Saturday, August 29, 2009

Are We Still Stuck in the '30s?

Last night, instead of studying for my upcoming GRE, I watched the most vapid film I have seen in a long time. Maybe in this whole year.

That movie: Confessions of a Shopaholic. To be fair, I had really low expectations for the film. I had heard that it had been well received because of its fantasy element.

The movie, which glamorizes shopping, consumerism, hell, even credit card debt, was released squarely in the depths of a recession. Like the musicals of the '30s, it was advertised as a fluff piece, a guilty pleasure that was made to take our minds off of reality and allow us to ride the American Dream train once again. It was hailed for its ability to cure the depressed masses, at least for the hour and a half spent in the theatre and maybe another half an hour of afterglow.

But this picture wasn't all sugar-spun dreamy. If anything, the connection I made to the '30s Technicolor musical masterpieces (the film industry's reaction to the Great Depression), was the rampant sexual stereotyping.

Apparently, the film is based on a best-selling book written by a woman. I haven't read it, so I can't speak to that text. But my god, I have not seen such one-dimensional portrayals of the sexes in a long time. Going back to the screwball comedies/romantic musicals from back in the day, the movie features the archetypal foolish-girl-who-needs-saving and the rational-minded-man-who-does-the-saving.

My number one comment during the movie: this girl is a HOTTTTTTT mess. Seriously, the ditsy, clumsy, completely lala girl is just not funny anymore. I could tell the parts during the movie where I as the audience member was supposed to laugh but, the character just wasn't funny. She was pathetic. She had a disorder, albeit an addiction to shopping, which I feel was never properly addressed. I know credit card debt is a plague on this country. Believe me, after working nearly a year at a bank, I KNOW. I realize people have made some bad choices. This movie wasn't about that. The main character Becky, was driven totally by the irrational. It wasn't even that she only thought about herself, I felt like this character just lacked the ability to think at all. I know that sounds harsh but I just could not care about this girl at all.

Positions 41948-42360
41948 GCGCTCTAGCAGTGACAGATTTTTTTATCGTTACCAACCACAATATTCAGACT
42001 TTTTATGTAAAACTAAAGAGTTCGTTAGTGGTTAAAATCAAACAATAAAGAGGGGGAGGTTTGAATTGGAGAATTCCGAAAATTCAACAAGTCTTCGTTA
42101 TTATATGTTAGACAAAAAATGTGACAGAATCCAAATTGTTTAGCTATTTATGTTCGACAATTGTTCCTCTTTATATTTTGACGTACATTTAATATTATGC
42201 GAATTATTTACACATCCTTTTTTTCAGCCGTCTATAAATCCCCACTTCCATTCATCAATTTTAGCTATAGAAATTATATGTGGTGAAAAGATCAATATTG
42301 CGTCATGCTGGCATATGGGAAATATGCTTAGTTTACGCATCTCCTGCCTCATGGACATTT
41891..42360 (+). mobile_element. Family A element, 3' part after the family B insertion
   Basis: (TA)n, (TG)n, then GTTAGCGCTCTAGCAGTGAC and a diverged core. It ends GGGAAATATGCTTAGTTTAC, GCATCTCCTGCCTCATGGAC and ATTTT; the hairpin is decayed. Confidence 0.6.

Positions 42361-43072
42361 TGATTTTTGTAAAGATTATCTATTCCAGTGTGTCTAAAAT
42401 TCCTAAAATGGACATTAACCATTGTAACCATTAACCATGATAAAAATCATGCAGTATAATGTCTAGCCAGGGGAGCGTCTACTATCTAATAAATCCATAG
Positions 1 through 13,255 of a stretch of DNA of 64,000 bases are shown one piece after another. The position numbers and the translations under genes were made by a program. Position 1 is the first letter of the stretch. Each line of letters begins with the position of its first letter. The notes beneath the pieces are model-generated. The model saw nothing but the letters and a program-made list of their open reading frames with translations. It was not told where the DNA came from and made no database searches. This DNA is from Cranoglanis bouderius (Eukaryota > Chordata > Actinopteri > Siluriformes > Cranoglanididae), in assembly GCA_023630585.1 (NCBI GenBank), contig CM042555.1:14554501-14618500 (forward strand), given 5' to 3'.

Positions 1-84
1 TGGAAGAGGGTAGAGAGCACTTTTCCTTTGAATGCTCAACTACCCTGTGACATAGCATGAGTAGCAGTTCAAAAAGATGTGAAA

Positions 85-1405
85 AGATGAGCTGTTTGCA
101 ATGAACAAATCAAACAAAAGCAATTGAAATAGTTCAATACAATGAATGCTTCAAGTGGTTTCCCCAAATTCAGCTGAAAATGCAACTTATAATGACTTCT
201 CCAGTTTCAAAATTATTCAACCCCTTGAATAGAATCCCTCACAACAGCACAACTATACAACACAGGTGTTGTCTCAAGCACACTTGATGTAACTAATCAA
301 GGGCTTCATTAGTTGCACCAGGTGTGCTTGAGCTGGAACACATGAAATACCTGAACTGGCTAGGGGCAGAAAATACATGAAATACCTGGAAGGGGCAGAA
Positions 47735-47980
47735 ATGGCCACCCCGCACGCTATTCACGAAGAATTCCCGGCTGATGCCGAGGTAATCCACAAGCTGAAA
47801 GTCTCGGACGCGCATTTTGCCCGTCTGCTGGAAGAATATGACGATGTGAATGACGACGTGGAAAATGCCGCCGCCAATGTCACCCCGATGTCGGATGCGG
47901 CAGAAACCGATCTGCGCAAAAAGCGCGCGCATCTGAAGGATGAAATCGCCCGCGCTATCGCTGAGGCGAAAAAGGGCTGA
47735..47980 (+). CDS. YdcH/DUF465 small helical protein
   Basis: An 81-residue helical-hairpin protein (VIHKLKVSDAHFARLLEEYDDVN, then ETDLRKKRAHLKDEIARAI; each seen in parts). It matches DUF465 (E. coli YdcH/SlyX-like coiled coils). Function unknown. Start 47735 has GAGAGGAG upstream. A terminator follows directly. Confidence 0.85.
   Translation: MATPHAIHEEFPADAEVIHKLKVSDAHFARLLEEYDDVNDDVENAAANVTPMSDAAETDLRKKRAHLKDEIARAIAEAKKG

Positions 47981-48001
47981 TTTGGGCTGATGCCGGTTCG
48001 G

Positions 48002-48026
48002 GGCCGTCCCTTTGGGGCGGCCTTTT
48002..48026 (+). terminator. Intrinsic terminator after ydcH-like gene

And it wasn't just her character. There was a clear gender line. The women in the movie were all loopy, all driven by their id. They behaved like animals in stores. All they cared about was the material, having things they had no need for. They best word to describe these women: frivolous. There was one shopaholic man that stood out but, as usual, he was played for gay.

The men of course, were needed to ground the women. To deliver advice, to save them for themselves. To fix their blunders in social situations because the girls were awkward or clumsy. To be the voice of reason. They knew how to manager their finances. Clearly, the movie was sending the message that men never mismanage their funds, that's something that women do. And that's just not true in real life; men might spend their money on different products but, they are just as guilty of overspending.

Honestly, the whole time I was watching the movie, I couldn't help but wonder, why doesn't she just sell the stuff she doesn't use on Ebay? But then, I guess there wouldn't have been a movie. Then again, what's the point of mindless entertainment if it doesn't actually entertain you?